SEATTLE -- Cha Seung Baek made an impressive case for a spot in the Seattle Mariners' rotation -- even when Felix Hernandez returns from injury.
Manager Mike Hargrove isn't letting on -- yet -- whether that will happen.
Baek overpowered Kansas City, carrying a no-hit bid into the sixth, and Willie Bloomquist's second hit of the season was the difference in Seattle's 5-1 win over the Royals on Sunday.
Seattle won for the fifth time in its last six, and Baek's performance perpetuated the debate about Jeff Weaver's future in the Mariners' rotation.
Weaver, who is winless in four starts with an 18.26 ERA, was pulled after just one-third of an inning Saturday night, giving up six runs and seven hits. Hargrove knew the question was coming after Baek's performance Sunday, but wasn't ready to make a pronouncement about his future rotation.
"That will work its way out. That's a legitimate question, but again it's not fair to anybody if I comment on that right now," Hargrove said.
Baek pitched well in August and September last year, going 4-1 in six starts. He started this season in Triple-A, but was called up on April 23 when Hernandez went to the disabled list with a muscle strain in his right forearm. Baek threw 4 1-3 innings in his first start against Texas.
He dominated the Royals for six innings, and needed to as Seattle managed just four hits off Kansas City starter Brian Bannister (0-1). Mark Grudzielanek got the Royals' first hit on a line drive single to center with two outs in the sixth.
When Baek tired in the seventh, rookie Brandon Morrow (2-0) entered and got a pair of strikeouts with runners on second and third. He then pitched a perfect eighth.
Morrow got the victory after Bloomquist took advantage of a second opportunity. Bloomquist fouled off a 3-2 pitch from Bannister and the ball got stuck behind catcher John Buck's chest protector. Buck tried to jog off the field, claiming the inning was over. Home plate umpire Chris Guccione immediately called it a foul ball, but then listened as Buck and Royals manager Buddy Bell argued to reverse the decision.
Guccione conferred with the rest of the crew and his initial ruling stood. Rule 6.05b states the batter is not out if the ball lodges in the catcher's equipment or clothing unless it hits his hand or glove first.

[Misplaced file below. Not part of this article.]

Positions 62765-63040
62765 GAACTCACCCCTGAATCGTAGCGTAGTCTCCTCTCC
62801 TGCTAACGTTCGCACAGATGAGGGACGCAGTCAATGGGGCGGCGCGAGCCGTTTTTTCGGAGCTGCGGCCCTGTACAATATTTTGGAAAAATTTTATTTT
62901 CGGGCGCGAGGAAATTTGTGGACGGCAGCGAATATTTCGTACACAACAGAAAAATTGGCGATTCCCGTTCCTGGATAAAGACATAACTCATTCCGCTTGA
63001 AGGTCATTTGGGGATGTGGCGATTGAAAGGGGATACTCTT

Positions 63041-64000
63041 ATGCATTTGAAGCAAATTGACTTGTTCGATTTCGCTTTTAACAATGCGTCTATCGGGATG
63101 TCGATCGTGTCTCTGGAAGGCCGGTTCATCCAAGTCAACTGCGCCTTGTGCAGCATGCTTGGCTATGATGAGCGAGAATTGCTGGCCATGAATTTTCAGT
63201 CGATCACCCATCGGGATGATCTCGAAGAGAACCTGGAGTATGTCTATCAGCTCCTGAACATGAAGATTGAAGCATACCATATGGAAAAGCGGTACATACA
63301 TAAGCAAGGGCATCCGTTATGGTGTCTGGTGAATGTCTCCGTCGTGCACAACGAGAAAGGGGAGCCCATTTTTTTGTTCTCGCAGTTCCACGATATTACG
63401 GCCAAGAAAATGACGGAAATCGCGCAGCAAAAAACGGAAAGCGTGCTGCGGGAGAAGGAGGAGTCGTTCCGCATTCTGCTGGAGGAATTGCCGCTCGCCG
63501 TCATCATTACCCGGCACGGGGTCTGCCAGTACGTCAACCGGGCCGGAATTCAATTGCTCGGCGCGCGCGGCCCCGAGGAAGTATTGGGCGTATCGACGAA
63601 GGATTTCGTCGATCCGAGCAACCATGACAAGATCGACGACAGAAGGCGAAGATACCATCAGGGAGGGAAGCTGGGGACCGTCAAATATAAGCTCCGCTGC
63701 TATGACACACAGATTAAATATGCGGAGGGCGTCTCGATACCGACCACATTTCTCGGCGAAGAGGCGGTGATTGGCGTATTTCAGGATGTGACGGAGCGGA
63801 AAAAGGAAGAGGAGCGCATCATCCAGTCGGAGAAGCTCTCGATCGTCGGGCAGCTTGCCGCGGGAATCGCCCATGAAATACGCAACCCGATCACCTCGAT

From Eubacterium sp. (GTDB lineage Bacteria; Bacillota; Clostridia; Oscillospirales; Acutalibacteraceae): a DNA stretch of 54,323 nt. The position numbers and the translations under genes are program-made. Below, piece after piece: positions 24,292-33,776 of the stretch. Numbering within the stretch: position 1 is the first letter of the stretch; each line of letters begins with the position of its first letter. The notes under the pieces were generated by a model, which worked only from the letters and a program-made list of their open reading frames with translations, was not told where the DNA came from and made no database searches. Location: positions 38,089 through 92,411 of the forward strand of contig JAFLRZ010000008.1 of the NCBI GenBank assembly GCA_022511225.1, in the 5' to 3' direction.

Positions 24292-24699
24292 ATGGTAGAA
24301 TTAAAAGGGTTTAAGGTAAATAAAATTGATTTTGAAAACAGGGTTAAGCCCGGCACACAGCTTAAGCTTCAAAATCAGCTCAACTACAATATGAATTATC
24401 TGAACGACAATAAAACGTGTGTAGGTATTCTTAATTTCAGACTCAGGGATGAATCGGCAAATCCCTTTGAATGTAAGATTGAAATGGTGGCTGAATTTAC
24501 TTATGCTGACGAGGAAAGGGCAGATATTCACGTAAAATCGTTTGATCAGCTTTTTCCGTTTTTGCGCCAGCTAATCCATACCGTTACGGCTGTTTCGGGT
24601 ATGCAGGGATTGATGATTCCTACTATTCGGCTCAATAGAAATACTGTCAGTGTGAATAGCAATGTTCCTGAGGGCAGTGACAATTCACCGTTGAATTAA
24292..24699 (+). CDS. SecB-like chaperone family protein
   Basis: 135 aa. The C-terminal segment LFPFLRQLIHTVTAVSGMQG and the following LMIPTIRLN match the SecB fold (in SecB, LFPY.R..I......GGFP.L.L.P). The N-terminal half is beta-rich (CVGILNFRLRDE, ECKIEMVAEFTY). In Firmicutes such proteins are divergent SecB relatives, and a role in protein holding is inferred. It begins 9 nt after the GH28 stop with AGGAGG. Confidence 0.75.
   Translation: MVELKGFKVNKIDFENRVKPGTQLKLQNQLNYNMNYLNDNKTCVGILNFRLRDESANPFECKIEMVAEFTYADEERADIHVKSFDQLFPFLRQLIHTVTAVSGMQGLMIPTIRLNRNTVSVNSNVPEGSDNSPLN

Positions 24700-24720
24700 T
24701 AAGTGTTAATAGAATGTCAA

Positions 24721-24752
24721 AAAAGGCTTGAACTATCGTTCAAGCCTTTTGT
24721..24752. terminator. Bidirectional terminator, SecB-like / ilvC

"First of all, they have to simplify the rule," Bell said. "That play happens too fast for the home plate umpire; it happens too fast for the second base umpire. If he fouls off the ball and it doesn't hit the ground, it should be a strikeout, plain and simple."
Bloomquist then lined the next pitch into center field and David DeJesus' diving attempt came up empty, as Jose Guillen and Yuniesky Betancourt scored.
Jimmy Gobble replaced Bannister, but Ichiro Suzuki greeted him with an RBI single that scored Bloomquist.
"He did make the right call," Bloomquist said. "I was fortunate to get a second chance right there and I was hoping he would throw me another strike to get another chance at it."
Richie Sexson added an RBI single in the eighth, his first single of the season in his 69th at-bat. All nine of his previous hits in April were doubles or home runs.
DeJesus and Alex Gordon were the only Royals' to reach base before Grudzielanek, both on walks.
The Royals finally got to Baek in the seventh. Mark Sweeney led off with a double on the first pitch, a sinking liner that fell just in front of diving left fielder Raul Ibanez.
Emil Brown pinch-ran for Sweeney and scored on Reggie Sanders' broken-bat flare that dropped between shortstop Betancourt, second baseman Bloomquist and Suzuki in center field. Gordon then doubled off the wall behind Suzuki, advancing Sanders to third to end Baek's day. Baek allowed four hits and struck out six.
"I felt much better with (catcher Jamie) Burke. I just followed him. He made great calls," Baek said.
Morrow took over and struck out Tony Pena Jr. and Buck, who was pinch-hitting, to keep the game tied at 1-1.
Bannister was nearly Baek's equal. Burke lined an RBI double into the right field corner in the second, but Bannister retired the next 14 batters until Sexson walked to start the seventh.
"It's always tough when the other guy is throwing a no-hitter," Bannister said.
Sexson was forced at second on Guillen's slow grounder, but Betancourt then lined a shot into left field and Guillen advanced to third. Betancourt aggressively made it to second, sliding around Grudzielanek's initial tag attempt, then dove back to the bag before Grudzielanek could tag Betancourt's hand.
With the infield in, Burke popped up on the first pitch before Bloomquist's hit.
Seattle DH Jose Vidro saw his 12-game hitting streak end. He was 0-for-4. ... Bannister's father, Floyd, pitched for the Mariners from 1979-1982. ... Seattle (10-10) finished .500 or better in April for the first time since 2003.